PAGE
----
Published 02 Sep 2016
These principles are key for running a successful UX project. They are inspired by processes from both Lean and Agile UX and are derived from real projects that Guiseppe's done.
Source: Studio by UXPin
We don’t just want customers to be “satisfied.” We want to design user experiences that are cognizant of both business realities and customer contexts. Customers are not always users, but most customers are going to use one or more points of contact for a given organization.
We need to define changes that we expect in the next iteration of a project, rather than just adapting to current changes. Instead of putting out fires, our job as UX professionals should be to create future-ready designs that help clients adapt to new challenges.
Fast is a relative term. For some organizations, getting everyone in the same room once a month can be a huge improvement. Here’s where Lean is important: we should always strive as UX professionals to make efficient use of resources without short-changing our clients by focusing on process improvement, not on process perfection.
The degree of collaboration changes from project to project. Some problems clearly fall within the purview of a particular specialist, some will require an entire team to solve, and some require sub-groups of a team. Some clients can solve problems on their own and some require more hands-on guidance.
Organizational and technological constraints always matter. We can’t advise organizations to put all their investments into bleeding-edge solutions if they don’t have the capacity to recover if these solutions fail. We should encourage change, but always track ROI.
Rather than mandating one form of communication, strive to build more coordinated communication across individuals within teams. This would be more of a tactical, cross-functional approach to communication, rather than mandating everyone be in the same room for every project. Tools promoting collaborative design like Slack and UXPin help consolidate documentation and feedback in one place.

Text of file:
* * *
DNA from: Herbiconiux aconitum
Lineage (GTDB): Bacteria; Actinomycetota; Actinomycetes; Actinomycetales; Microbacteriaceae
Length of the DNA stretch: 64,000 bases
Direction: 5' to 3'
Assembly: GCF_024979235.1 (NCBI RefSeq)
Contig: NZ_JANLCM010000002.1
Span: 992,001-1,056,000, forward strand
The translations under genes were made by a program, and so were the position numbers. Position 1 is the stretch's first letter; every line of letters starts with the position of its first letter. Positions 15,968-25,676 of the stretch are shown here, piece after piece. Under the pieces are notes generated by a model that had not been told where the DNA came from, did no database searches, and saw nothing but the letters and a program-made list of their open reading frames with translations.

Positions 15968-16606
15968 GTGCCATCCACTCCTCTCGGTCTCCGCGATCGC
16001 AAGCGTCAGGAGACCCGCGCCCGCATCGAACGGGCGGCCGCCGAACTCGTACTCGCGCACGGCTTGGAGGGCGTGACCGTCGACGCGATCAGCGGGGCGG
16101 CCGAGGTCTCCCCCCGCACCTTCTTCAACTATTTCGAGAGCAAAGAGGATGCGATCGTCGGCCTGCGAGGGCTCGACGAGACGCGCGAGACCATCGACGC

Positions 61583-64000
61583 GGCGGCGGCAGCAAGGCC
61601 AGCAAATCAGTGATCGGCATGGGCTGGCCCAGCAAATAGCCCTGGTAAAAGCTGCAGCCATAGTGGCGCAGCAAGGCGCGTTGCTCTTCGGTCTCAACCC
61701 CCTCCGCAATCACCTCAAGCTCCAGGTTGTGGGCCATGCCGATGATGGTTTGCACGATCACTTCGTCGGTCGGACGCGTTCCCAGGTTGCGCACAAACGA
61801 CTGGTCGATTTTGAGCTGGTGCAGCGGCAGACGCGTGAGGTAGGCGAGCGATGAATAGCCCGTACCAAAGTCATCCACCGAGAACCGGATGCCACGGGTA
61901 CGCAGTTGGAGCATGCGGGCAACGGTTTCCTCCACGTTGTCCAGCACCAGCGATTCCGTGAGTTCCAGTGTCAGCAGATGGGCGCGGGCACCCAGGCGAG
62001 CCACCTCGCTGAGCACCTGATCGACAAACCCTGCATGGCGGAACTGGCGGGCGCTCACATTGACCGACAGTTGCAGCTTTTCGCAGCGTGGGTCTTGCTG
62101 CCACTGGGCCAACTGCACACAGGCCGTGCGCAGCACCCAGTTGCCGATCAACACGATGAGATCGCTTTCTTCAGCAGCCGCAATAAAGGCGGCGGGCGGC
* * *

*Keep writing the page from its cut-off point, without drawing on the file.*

Your application can make a million decisions for users at the first keystroke or gesture, but if users don’t see that value, your product will mostly likely fall flat. At the same time, the most bleeding-edge technology is useless if proof-of-concept isn’t achieved early through lo-fi prototyping.
This goes back to principle 3. Some features within a specific application will probably become obsolete in future versions. New features are also the lifeblood of successful product launches. Product iterations should always be a balancing act between what existing customers expect and what new customers need.
In some organizations, like institutions of higher education or non-profits, for example, the most viable solutions might be considered obsolete in other venues. And that’s OK because we must consider price-point and organizational capacity. A small non-profit has very different technical requirements than a multinational corporation.
Again, it depends. The simplest solution isn’t always the best one, especially if that solution neglects user, organizational, or technical realities.
UX specialization is nothing to be feared. Silos are the real problem. When specialists don’t talk to one another, we get products that neglect one or more elements. As long as productive, cross-channel communication is happening within organizations, then specialization is okay.
Self-reflection is great, but can teams adapt to new challenges? Can they roll with the punches? Are they comfortable with discomfort? We need project teams who are hungry to learn what users want and what technologies require. Great design teams are great improvisers.